Best Water Heater Sold in U.S.?

peteyjdFebruary 3, 2011

Dear Brain Trust,

I know someone on this forum will know the answer to this. What is the best gas water heater sold in the U.S.A.?

By best I mean stainless steel tank, very good heat exchanger, blower, and built to last. I want to do this once, not again in ten years. Suggestions?

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homebound

The search function on this site will lead you to plenty of discussion and advice on this subject. While some are better, their average life expectancy is still around 8-12 yrs.

    Bookmark   February 5, 2011 at 12:00PM
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justalurker

Regardless of the brand you choose... the water running through it and whether you routinely drain the WH will have a big effect on the service life.

If you have hard water getting a softener will increase the life of your WH dramatically and draining the WH annually makes a big difference in service life and costs you nothing but a little time.

After 15+ years of reliable service from my (LP) A.O. Smith my next WH will be a Bradford White.

    Bookmark   February 5, 2011 at 12:12PM
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alphonse

"If you have hard water getting a softener will increase the life of your WH dramatically ......"

There are plenty of opposing opinions regarding this statement.
I don't have a dog in the race, but will point out that electrolytes improve conductivity in aqueous solutions and therefore hasten demise of anodic protection.

    Bookmark   February 6, 2011 at 7:14AM
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justalurker

Well, opinions are like noses... everybody has one so here's some first hand experience for you...

Our water system provides 30g hard water, no iron or manganese and acceptable PH. The average life of a water heater around here is 2-3 years. The average life of a cheap (disposable) Sears style water softener is not much longer than that.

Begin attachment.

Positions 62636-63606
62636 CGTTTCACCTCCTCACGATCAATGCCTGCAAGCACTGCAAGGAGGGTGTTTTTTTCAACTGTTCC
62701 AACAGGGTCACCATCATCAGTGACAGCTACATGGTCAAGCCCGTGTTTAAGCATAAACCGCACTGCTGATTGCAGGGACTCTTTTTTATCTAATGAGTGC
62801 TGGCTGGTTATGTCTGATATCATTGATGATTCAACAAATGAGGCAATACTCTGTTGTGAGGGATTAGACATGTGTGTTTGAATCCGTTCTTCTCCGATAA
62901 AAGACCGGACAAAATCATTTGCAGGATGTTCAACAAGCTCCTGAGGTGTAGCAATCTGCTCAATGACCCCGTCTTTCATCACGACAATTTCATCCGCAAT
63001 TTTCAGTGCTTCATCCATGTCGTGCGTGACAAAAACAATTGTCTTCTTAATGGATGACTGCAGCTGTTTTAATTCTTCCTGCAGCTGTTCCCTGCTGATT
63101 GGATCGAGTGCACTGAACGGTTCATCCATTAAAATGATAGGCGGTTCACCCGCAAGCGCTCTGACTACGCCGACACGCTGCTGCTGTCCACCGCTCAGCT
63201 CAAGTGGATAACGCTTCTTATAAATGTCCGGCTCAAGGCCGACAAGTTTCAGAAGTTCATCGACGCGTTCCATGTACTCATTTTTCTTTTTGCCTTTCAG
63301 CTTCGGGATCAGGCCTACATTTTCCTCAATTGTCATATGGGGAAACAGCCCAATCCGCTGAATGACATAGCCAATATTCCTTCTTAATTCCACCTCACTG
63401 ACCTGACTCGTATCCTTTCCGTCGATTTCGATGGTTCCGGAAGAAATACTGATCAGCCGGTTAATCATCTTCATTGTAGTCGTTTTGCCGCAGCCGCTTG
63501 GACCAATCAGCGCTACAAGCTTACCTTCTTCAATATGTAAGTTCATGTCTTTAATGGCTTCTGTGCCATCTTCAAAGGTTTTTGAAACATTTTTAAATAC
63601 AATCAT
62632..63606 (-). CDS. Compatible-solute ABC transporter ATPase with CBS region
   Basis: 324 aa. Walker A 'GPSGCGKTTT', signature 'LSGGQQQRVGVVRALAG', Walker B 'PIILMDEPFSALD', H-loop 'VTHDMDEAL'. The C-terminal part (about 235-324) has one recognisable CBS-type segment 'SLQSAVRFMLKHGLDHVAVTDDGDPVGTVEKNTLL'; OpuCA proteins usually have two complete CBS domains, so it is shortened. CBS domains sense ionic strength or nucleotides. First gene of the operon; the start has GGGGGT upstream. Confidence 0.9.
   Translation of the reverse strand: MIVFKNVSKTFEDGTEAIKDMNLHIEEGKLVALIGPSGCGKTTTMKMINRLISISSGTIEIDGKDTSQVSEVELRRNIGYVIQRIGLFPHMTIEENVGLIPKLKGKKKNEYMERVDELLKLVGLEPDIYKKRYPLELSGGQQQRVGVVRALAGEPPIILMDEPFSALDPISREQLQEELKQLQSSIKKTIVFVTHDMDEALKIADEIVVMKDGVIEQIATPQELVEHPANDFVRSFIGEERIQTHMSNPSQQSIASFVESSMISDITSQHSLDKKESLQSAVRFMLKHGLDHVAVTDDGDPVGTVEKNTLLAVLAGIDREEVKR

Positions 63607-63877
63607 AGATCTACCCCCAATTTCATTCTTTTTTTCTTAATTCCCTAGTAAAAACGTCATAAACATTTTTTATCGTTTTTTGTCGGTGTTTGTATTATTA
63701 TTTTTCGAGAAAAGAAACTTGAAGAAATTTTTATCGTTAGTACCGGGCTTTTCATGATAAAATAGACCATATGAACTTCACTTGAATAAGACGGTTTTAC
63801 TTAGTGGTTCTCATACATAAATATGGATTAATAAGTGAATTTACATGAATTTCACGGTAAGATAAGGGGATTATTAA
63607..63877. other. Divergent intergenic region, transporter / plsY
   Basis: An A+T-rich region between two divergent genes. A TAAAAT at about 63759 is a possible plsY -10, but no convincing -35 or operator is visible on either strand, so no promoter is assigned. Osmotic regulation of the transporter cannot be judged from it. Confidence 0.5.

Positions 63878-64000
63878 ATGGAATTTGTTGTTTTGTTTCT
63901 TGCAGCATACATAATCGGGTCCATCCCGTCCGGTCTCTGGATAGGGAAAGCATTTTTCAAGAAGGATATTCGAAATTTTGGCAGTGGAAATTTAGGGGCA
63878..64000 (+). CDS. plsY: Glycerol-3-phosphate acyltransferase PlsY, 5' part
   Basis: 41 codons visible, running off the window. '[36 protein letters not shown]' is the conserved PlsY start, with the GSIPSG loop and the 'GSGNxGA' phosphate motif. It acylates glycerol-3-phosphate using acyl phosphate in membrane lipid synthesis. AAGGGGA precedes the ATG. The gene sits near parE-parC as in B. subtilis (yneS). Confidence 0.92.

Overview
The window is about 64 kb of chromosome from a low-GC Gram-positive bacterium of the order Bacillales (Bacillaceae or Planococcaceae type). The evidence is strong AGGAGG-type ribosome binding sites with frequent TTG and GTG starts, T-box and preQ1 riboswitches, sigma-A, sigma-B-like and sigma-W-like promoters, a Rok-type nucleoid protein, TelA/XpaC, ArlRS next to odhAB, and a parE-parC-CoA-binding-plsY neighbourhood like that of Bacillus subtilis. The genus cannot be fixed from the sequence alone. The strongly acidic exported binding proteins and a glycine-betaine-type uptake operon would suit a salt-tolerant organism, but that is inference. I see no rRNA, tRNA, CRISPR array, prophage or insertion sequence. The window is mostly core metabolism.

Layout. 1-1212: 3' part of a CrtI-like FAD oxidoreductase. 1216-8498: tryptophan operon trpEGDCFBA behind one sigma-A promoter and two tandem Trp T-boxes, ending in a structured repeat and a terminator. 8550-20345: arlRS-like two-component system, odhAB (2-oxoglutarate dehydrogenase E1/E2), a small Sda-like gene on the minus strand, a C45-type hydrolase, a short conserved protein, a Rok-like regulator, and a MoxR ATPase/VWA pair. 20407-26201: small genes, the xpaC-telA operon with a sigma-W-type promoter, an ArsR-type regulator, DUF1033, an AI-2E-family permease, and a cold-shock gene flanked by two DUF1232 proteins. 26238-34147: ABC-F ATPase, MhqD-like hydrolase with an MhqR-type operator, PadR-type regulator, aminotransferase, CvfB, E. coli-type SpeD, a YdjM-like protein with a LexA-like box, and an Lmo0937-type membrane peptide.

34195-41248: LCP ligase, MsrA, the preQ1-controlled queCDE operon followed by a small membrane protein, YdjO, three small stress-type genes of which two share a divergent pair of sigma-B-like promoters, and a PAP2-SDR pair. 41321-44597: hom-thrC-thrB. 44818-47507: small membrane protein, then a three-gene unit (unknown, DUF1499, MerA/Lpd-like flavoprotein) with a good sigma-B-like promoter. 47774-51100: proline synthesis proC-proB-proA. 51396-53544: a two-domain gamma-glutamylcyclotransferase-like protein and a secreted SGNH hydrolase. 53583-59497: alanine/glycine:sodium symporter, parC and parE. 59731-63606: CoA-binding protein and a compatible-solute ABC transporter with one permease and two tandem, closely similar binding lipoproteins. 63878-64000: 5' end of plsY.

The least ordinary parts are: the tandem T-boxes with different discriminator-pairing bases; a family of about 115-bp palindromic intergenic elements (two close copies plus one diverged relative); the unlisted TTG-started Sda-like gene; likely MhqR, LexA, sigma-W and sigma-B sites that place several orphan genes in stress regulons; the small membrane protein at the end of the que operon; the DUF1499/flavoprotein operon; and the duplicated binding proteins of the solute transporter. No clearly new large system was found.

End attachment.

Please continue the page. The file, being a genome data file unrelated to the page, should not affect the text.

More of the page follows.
I moved in in 1995 and installed a new water heater and a softener that is correctly sized and properly set up (not as common as you'd think). I drain my WH once every year and nothing comes out other than clear water.

I have cut open neighbor's dead water heaters and found as much as half the height of the tank occupied by a solid mass of calcium and other things.

My 16+ year old water heater works the same as the day it was installed. No gurgling, no noises, no leaks. Annual draining has had a hand in that but the #1 reason my WH is still on the job is that the water it heats doesn't contain the minerals that do kill water heaters.

    Bookmark   February 6, 2011 at 10:34AM
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brickeyee

"I don't have a dog in the race, but will point out that electrolytes improve conductivity in aqueous solutions and therefore hasten demise of anodic protection."

Replacing an anode is not as expensive as replacing the water heater after it scales up.

    Bookmark   February 6, 2011 at 12:46PM
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justalurker

Regardless of the number of anodes in a WH or the frequency of replacement heat precipitates minerals out of water and those minerals builds up in the WH and attack the tank. The harder the water the more severe the problem.

I've cut open leaking WH tanks that were two years old and were 1/3 full of deposits. The anode was still there and in surprisingly good condition.

    Bookmark   February 6, 2011 at 12:54PM